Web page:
Netflix announced March 21 a second season of “13 Reasons Why,” adapted from Jay Asher’s 2007 novel. The show’s first season explored high school sophomore Hannah Baker’s life and struggles that led to her taking her own life.
This season will include the addition of a warning video before each episode and resources for parents and teen viewers. The video features cast members saying the show’s purpose is to initiate conversation and encourage those who are struggling to get help. But after the damage done by the show’s first season, is that enough?
In the first season, tape recordings narrate flashbacks that take fellow sophomore Clay Jensen on the journey of Hannah’s life and her reasons to choose death. The show’s first season generated some positive reception from viewers, but ultimately received backlash from parents, survivors and mental health professionals who warned against the show being made in the first place. But despite the copious amount of negative backlash, the show was renewed by Netflix.
Along with multiple information leaks on different websites, Netflix tweeted a list of storylines the second season will follow, and the show is still fixated on the effect of Hannah’s suicide on everyone else’s lives. For a show that is described by writer Nic Sheff as “facing these issues head-on,” the focus of the show being on everyone else and their lives is problematic and unhelpful.
Because the series tries to piece together what could have forced a teen girl with such potential to choose to die by suicide, and recreates the horrible events in her life, “13 Reasons Why” gives no reasons why not to turn to suicide. Instead, it frames death as the only way out.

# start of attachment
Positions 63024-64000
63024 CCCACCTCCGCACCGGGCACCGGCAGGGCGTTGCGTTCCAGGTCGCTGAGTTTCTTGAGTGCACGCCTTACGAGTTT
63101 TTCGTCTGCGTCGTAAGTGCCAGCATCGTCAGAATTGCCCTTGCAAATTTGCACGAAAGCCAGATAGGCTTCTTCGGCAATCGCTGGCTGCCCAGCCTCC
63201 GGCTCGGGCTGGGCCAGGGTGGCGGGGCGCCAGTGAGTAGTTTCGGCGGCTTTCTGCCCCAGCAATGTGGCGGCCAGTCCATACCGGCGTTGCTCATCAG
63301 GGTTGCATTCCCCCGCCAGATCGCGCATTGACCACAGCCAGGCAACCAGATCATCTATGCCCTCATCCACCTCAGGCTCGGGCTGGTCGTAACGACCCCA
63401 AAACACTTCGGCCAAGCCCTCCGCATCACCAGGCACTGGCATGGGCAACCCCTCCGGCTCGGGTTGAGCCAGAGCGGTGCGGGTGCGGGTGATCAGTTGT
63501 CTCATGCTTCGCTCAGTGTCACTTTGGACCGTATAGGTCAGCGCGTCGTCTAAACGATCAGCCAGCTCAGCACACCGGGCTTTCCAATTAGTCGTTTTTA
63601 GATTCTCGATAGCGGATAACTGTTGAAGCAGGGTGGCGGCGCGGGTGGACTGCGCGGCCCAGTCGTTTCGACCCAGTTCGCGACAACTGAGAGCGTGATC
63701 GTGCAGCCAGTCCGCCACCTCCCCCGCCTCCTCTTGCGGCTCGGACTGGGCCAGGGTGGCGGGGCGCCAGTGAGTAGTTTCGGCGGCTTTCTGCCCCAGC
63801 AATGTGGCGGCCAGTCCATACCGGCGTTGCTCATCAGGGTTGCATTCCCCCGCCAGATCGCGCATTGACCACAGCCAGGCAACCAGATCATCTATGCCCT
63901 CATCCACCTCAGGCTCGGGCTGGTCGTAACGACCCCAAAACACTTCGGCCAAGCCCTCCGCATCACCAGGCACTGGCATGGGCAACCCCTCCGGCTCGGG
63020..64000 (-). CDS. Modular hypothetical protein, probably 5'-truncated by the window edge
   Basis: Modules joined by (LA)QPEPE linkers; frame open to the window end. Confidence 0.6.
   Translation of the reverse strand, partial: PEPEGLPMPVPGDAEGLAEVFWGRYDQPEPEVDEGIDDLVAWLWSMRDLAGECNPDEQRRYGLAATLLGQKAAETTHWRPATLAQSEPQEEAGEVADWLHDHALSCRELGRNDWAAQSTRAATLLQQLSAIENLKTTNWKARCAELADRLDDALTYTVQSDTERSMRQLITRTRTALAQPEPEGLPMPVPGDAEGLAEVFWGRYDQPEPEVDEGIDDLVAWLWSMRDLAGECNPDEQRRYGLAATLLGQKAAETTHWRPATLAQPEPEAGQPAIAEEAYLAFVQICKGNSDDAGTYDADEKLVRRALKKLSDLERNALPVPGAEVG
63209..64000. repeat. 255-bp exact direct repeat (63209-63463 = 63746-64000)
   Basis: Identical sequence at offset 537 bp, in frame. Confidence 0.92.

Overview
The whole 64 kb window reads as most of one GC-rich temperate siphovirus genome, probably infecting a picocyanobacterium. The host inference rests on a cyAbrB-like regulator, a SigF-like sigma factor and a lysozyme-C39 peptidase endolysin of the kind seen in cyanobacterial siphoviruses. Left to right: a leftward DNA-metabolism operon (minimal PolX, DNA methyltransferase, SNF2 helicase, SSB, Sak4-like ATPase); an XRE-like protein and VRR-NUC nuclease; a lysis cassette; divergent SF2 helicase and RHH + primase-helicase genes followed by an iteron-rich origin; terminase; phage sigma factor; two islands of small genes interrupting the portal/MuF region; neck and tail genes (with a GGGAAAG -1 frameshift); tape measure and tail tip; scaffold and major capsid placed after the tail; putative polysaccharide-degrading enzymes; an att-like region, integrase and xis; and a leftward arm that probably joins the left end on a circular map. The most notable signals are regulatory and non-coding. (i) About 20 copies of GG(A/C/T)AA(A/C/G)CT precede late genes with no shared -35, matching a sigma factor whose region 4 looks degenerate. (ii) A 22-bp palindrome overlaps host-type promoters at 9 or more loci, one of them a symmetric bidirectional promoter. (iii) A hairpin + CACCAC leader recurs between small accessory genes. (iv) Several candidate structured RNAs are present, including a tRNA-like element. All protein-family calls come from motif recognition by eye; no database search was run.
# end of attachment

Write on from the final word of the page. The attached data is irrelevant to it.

The traumatic experiences of sexual assault, horrible bullying, negative body image, drug use, friendship betrayal, mental illness and countless other issues teenagers commonly struggle with need to be handled gently, but the show was extremely graphic.
Advertising itself as a way for young adults to realize they are not alone, this show did and seemingly continues to do nothing to show ways to get help or that so many people want to help.
Even though the script writer had good intentions and pulled from his own experience with attempted suicide and wanted to showcase this through another person’s story in which they change their mind and choose to live, this show has no redemption factor. This show is blameful, full of misconceptions, and sends a message that the only way you can get out of the horrible things that happen to you in adolescence is death.
According to the approach “13 Reasons Why” takes on suicide, you are either terrorized in adolescence or you do the terrorizing. You are either part of the problem or choose to die as a solution. This is not the truth, and further, not the conversation that needs to be happening. No intro video or website of mental health resources can undo the message the first season sent to anyone who watched.